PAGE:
De­spite call­ing for bi­par­ti­san­ship Tues­day night, Trump has made ag­gres­sive at­tacks a hall­mark of his po­lit­i­cal style and the first year of his pres­i­dency, us­ing his Twit­ter ac­count to at­tack celebri­ties, Democrats and mem­bers of his own party and Cab­i­net. In politics, his first year was marked by sharp par­ti­san­ship, with Repub­li­cans us­ing spe­cial rules to force through the tax over­haul over Demo­cratic ob­jec­tions.

Last week, Trump used Twit­ter to taunt the Se­nate’s top Demo­crat, Charles Schumer of New York, for not agree­ing to a bi­par­ti­san im­mi­gra­tion deal. That tweet came af­ter a three-day gov­ern­ment shut­down, which ended when Democrats backed down.

“Cryin’ Chuck Schumer fully un­der­stands, es­pe­cially af­ter his hu­mil­i­at­ing de­feat, that if there is no Wall, there is no DACA,” Trump wrote, re­fer­ring to De­ferred Ac­tion for Child­hood Ar­rivals, the Obama-era pro­gram that granted pro­tec­tions

to young il­le­gal aliens who were brought to the U.S. as chil­dren.

Still, on Tues­day night, Trump struck an op­ti­mistic tone, cit­ing the re­silience of the Amer­i­can peo­ple in the wake of nat­u­ral dis­as­ters such as hur­ri­canes and wild­fires and the mass shoot­ing in Las Ve­gas.

“The state of our union is strong be­cause our peo­ple are strong,” Trump said.

Trump also played to the cul­ture wars, al­lud­ing to his pub­lic spat with pro­fes­sional ath­letes who led protests against racial in­jus­tice by kneel­ing dur­ing the na­tional an­them, declar­ing that pay­ing trib­ute to the flag is a “civic duty.”

On in­ter­na­tional af­fairs, Trump warned of the dan­gers from “rogue regimes,” such as Iran and North Korea, ter­ror­ist groups like the Is­lamic State, and “ri­vals” such as China and Rus­sia “that chal­lenge our in­ter­ests, our econ­omy and our val­ues.” Call­ing on Con­gress to lift bud­getary caps and boost spend­ing on the mil­i­tary, Trump said that “un­matched power is the surest means of our de­fense.”

And he high­lighted the de­ci­sion made early in his first year to with­draw the U.S. from an Asia-Pa­cific trade pact, declar­ing: “The era of eco­nomic sur­ren­der is to­tally over.”

Most pres­i­dents have made sure that there is a chore­ographed roll­out of po­lit­i­cal mes­sages and pol­icy pre­scrip­tions be­fore a State of the Union address. But Trump’s past week has been con­sumed by the rev­e­la­tion that he sought last year to fire Robert Mueller, the spe­cial coun­sel lead­ing a Rus­sia in­ves­ti­ga­tion, and by the abrupt de­par­ture Mon­day of the FBI deputy director, An­drew McCabe, whom the pres­i­dent had railed against as po­lit­i­cally cor­rupt.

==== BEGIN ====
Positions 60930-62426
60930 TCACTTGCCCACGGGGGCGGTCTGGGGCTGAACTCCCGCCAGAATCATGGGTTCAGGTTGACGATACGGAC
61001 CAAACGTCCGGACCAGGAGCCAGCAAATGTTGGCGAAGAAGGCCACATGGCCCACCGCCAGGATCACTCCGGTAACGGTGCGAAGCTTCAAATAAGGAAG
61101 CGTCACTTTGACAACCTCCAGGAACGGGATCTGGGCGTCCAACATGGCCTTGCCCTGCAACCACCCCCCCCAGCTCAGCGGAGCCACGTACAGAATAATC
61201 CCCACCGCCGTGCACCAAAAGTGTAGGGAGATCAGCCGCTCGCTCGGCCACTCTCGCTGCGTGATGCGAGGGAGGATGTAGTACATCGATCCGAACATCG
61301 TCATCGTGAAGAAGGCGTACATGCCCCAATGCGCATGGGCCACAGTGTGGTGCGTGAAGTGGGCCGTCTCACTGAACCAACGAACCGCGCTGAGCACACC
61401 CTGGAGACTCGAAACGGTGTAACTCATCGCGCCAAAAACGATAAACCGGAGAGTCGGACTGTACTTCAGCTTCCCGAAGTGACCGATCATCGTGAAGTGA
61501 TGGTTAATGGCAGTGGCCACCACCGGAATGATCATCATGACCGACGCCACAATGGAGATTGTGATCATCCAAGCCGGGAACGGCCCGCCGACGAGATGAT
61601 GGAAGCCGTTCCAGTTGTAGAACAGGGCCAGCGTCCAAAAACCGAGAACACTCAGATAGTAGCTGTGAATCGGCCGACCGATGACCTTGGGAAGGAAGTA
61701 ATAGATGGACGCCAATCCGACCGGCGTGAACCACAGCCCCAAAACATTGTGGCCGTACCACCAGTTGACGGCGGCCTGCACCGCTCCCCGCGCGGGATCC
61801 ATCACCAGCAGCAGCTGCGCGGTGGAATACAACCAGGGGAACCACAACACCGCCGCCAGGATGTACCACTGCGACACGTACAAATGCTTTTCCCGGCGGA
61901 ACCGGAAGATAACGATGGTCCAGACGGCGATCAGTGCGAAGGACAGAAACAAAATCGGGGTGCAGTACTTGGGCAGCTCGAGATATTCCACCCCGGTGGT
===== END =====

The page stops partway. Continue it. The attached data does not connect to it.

At the same time, Repub­li­cans are push­ing to make pub­lic a classified memo that they say shows a po­lit­i­cally driven ef­fort by the FBI and the Jus­tice Depart­ment to ma­lign Trump with man­u­fac­tured al­le­ga­tions of links to Moscow. Democrats say the memo is a set of cherry-picked facts to dis­tort the ori­gins of the Rus­sia in­ves­ti­ga­tion and un­der­mined the in­quiry.

Trump also listed what he views as other key suc­cesses dur­ing his first year in of­fice, in­clud­ing the con­fir­ma­tion of Neil Gor­such to the Supreme Court, the roll­back of reg­u­la­tions, a $1.5 tril­lion tax cut, the de­feat of the Is­lamic State in Iraq and Syria, and his­toric gains in the stock mar­ket.

Trump de­liv­ered his roughly hour­long speech al­most ver­ba­tim from a teleprompter, stay­ing un­char­ac­ter­is­ti­cally faith­ful to his pre­pared script as he paused for ova­tions, sa­vor­ing the op­por­tu­nity to pro­mote his agenda and to tout the strength of what he called “one Amer­i­can fam­ily.”

In a break with tra­di­tion, first lady Me­la­nia Trump trav­eled to the Capi­tol ahead of her hus­band. Those sit­ting along­side the first lady in­cluded an Ohio welder who the White House says will ben­e­fit from the new tax law and the par­ents of two Long Is­land teenagers who were be­lieved to have been killed by MS-13 gang mem­bers.

Aides said the speech was drafted over sev­eral weeks, with the pres­i­dent of­fer­ing hand­writ­ten ed­its and send­ing aides ideas for passages and catch­phrases. Aides in­volved in the writ­ing of the address in­cluded senior ad­viser Stephen Miller, staff sec­re­tary Rob Porter and speech­writ­ers

Vince Ha­ley and Ross Wor­thing­ton.

In­for­ma­tion for this ar­ti­cle was con­trib­uted by Julie Hirschfeld Davis and Michael D. Shear of

The New York Times; by Julie Pace and Zeke Miller of The As­so­ci­ated

Press; by John Wag­ner, David Fahren­thold and Sean Sul­li­van of The Wash­ing­ton Post; and by Justin Sink, Mark Ni­quette, Laura Lit­van, Mar­garet Talev and Jen­nifer Ja­cobs of Bloomberg News.

The New York Times/DOUG MILLS

Vice Pres­i­dent Mike Pence (left) and House Speaker Paul Ryan sit be­hind Pres­i­dent Don­ald Trump as he lists his achieve­ments and de­tails his leg­isla­tive pro­pos­als for Con­gress.


First lady Me­la­nia Trump ar­rives Tues­day on Capi­tol Hill for the State of the Union address. In a break with tra­di­tion, she trav­eled to the Capi­tol ahead of her hus­band.